Issue 3, 2015. June-July


GEORGIA'S CRYING MOUNTAINS: A JOURNEY TO MTIRALA NATIONAL PARK's Heather Yundt recently traveled to the Mtirala National Park in Adjara. The park, which is just a few kilometers north of Batumi, is a beautiful off-the-beaten-path side trip from the Black Sea.

In the town of Chakvi, north of Batumi, pointed hills meet the Black Sea. Clouds hang low between the hill crests. Houses seem to sprout from the surrounding greenery.

This isn't the Georgia I was expecting to see this weekend.

With a friend visiting Georgia for the first time, I had booked flights to Mestia. I cross my fingers through day after day of rain and hope for the best on our way to the airport just north of Tbilisi. At the airport, our departure time ticks by and still no plane appears on the runway. We pull out our map of Georgia. It's time for Plan B. Mtirala National Park, in the Adjara-Imereti mountain range, catches my eye. Just 12 kilometers north of Batumi, it seems reachable without a car. We're soon on a six-hour bus ride across the country. We book a guesthouse over the phone with my broken Georgian. "My friend has a taxi. He will drive you," our host tells me. At least that's what I think he said. We reach Chakvi on foot from the Batumi Botanical Gardens and ask around for a minibus headed toward the national park. After all, our rural tourism brochure tells us Gurami Guesthouse is just 400 meters from the motorway.

Someone calls to us from across the road. We look up from our map. Guram's friend has found us. We hop into his Lada and we're off.

The road leaves town and begins to twist around the hills. We are soon grateful to our host's friend for agreeing to do the trip. About seven kilometers in, we pass the Mtirala park sign. That's where the paved road ends. Eight slow kilometers later, we reach the park's Visitor's Center. Our driver keeps going.

Guram is waiting for us in rain boots with his son to help carry our bags. A sign points up the hill: Gurami Guesthouse, 0.4 kilometers. This is where our "motorway" ends. We trudge up the hill through the mud.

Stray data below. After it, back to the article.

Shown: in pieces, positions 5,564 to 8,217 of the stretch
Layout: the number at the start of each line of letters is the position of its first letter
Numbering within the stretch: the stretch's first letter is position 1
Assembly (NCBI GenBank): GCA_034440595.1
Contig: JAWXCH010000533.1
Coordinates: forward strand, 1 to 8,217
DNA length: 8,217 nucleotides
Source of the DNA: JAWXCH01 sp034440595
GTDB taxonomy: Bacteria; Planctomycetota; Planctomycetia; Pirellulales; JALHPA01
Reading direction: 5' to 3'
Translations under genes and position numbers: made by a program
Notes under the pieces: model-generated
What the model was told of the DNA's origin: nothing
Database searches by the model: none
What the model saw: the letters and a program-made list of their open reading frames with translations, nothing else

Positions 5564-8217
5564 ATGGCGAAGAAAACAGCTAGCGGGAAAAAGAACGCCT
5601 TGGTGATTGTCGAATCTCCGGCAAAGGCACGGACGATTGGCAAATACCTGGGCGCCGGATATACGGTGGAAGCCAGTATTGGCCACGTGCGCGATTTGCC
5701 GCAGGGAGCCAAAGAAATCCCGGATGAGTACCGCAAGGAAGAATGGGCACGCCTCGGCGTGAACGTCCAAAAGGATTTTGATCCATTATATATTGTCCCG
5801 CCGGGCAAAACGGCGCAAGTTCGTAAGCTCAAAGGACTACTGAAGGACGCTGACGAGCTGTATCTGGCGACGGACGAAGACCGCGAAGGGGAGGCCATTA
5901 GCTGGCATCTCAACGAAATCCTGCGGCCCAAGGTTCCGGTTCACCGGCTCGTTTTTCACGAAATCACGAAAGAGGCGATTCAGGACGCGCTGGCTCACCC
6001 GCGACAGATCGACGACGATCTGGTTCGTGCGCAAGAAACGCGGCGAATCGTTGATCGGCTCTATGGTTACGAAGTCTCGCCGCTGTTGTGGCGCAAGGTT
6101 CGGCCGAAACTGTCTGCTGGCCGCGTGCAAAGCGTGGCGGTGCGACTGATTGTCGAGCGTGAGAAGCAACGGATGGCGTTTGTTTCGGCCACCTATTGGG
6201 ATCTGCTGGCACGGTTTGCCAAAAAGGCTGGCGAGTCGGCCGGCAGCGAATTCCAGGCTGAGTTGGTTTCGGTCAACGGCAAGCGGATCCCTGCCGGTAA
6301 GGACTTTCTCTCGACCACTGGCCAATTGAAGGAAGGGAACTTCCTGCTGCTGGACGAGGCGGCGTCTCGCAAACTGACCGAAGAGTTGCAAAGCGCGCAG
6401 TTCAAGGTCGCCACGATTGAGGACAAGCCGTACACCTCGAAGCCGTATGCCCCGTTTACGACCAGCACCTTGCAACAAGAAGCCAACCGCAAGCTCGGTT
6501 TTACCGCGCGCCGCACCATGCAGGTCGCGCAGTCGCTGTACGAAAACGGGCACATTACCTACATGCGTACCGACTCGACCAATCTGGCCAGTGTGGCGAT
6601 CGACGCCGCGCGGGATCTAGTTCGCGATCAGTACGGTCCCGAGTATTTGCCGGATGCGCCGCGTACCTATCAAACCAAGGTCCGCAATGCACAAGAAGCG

Mtirala National Park, established in 2007, covers about 15,700 hectares of Colchic mixed forest. The moisture trapped between the mountains and the sea makes the Mtirala Mountains one of the wettest places in the country. The precipitation, often exceeding 4,000 millimeters a year, is what has given Mtirala its name: "the one who cries."

We set off from Guram's early the next morning, map in hand, homemade khachapuri warming our backpacks. The trail starts from the Visitor's Center. It follows a river, leading us past a small zip-line course to a 15-meter tall waterfall. The cold spray quickly turns us around.

From there, we join the second trail heading up. The mountains are low by Georgian standards — just 1,381 meters above sea level. But the nearly 1,000-meter muddy climb in altitude makes it no easy route.

We pass Colchic box trees, ivy, and cherry laurel shrubs. Further up, the trail takes us through beech groves. Known for its biodiversity, Mtirala National Park is home to 284 plant species, including a variety of endemic and relict plants.

The park is particularly known for its birds of prey and amphibians, such as the Caucasian salamander and Caucasian toad. According to signboards, roe deer and brown bear are in the area, but the forest is quiet.

The crisp air and light rain keeps us moving. We take the steep path slowly, passing two campsites complete with outhouses and picnic tables. Somewhere nearing the top, we enter the cloud-cover. The mud becomes wet snow.

We pause at a refuge near the top of the trail for lunch. The shelter can host about eight people and is equipped with a toilet and shower. Solar panels provide electricity and hot water. But the refuge is locked. We've forgotten to get the key from the Visitor's Center. The solar panels become our shelter instead.

We descend quickly following an old forestry road. Officially, the trail is a recommended two-day hike, but the 15-kilometer loop takes us only about eight hours.

Back at the guesthouse, Guram's family is ready with food: homemade bread, fresh eggs, fried potatoes, warm bean stew, and of course homemade wine. We stumble through Georgian conversation before retreating to our room where a fire is burning.

Mtirala's mountains are far from the postcard-perfect image of defense towers in the high Caucasus that cover Georgian guidebooks. But this lush national park's off-the-beaten-path beauty is worth the trip. Svaneti can wait.